Mutual funds invest in all types of investments – domestic and international stocks, taxable and tax-exempt bonds, real estate, and limited partnerships.

Some funds invest in a mix of all investments and some funds limit investments to specific categories – small cap stock funds, growth stock funds, dividend paying stock funds, non or low dividend paying stock funds, international stock funds, corporate bond funds, either domestic or international, government bond funds, municipal bond funds, etc. etc. etc.

The taxability of dividends issued by mutual funds is determined by the rules for taxing the individual investments in the fund. Choosing what types of funds you purchase in currently taxed and tax-deferred accounts should be governed by the types of investments held in the fund.

Mutual funds can issue qualified dividends, non-qualified dividends, tax-exempt dividends, return of capital, and capital gain distributions.  Non-qualified dividends are taxed at ordinary income rates.  Return of capital distributions are not currently taxed as income – they reduce your cost basis in the fund.  Capital gain distributions are taxed at the lower capital gain tax rates.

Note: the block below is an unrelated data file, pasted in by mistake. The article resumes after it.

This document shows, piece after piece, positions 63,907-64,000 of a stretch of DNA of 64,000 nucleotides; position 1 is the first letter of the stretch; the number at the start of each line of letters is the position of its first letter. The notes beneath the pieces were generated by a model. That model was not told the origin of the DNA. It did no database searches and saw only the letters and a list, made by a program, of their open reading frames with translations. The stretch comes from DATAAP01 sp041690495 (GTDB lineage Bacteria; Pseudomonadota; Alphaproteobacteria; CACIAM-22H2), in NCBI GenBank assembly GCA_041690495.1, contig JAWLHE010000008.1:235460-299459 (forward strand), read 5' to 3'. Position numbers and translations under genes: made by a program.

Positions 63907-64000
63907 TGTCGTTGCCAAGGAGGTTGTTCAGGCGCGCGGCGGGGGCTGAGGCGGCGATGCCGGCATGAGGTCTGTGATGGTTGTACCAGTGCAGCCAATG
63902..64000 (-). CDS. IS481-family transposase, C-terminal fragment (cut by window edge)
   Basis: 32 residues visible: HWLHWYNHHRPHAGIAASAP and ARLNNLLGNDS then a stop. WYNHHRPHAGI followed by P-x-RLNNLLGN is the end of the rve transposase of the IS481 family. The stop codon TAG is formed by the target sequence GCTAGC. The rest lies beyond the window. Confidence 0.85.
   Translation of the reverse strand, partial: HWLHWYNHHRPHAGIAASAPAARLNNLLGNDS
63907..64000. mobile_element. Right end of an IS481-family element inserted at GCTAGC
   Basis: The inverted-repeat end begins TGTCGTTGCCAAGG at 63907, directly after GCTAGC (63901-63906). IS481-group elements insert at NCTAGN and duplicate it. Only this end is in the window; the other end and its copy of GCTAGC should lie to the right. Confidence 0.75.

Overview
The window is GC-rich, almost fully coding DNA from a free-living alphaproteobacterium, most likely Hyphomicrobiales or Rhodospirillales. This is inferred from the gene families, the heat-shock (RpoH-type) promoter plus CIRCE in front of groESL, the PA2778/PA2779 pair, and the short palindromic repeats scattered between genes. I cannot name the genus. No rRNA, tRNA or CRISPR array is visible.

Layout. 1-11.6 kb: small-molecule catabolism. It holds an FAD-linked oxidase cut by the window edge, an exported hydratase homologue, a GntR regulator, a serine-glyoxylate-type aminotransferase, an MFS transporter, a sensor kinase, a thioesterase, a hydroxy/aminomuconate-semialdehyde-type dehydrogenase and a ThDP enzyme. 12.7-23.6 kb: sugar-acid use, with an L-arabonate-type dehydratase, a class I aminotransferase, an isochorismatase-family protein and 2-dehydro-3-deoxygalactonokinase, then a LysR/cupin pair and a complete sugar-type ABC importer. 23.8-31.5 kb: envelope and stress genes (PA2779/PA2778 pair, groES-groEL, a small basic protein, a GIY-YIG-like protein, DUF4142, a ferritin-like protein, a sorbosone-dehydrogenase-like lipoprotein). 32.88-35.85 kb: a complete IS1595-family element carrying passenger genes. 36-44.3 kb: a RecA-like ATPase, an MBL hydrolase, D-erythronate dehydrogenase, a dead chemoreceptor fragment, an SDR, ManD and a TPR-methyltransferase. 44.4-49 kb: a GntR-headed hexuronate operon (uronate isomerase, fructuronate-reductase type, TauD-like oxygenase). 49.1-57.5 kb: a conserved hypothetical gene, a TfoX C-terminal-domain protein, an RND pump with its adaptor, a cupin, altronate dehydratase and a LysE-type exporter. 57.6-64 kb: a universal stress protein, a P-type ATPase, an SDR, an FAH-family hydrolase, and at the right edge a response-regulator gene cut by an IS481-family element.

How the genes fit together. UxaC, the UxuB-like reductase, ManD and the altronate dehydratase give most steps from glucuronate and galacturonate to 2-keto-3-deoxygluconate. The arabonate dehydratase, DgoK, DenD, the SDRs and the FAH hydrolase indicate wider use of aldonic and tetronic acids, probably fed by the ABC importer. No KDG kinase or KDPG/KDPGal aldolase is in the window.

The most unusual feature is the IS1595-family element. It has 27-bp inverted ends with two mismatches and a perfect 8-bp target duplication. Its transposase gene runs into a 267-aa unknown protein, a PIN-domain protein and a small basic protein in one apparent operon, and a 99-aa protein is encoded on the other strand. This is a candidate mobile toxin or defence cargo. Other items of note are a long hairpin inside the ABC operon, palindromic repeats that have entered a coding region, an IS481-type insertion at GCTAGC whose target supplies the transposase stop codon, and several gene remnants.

There are “tax-efficient” mutual funds.  These funds can keep it's turnover low, especially if the fund invests in stock, and avoid or limit income-generating assets, such as dividend-paying stocks.  These funds should be held long-term in currently taxable accounts.


It really does not matter how you invest funds held in accounts whose distributions will never be taxed. 

Qualified distributions from a ROTH IRA or 401(k) account, a Section 529 qualified tuition program, a Coverdell Education IRA, a Health Savings Account, or a Medical Savings Account are totally tax free.  So taxes are not a consideration in determining where to invest the money.  Obviously you want to make sure that all distributions from these types of accounts are qualified distributions.

Before you invest you should consult a tax professional.  Do not rely on a broker for tax advice.


Monday, November 17, 2014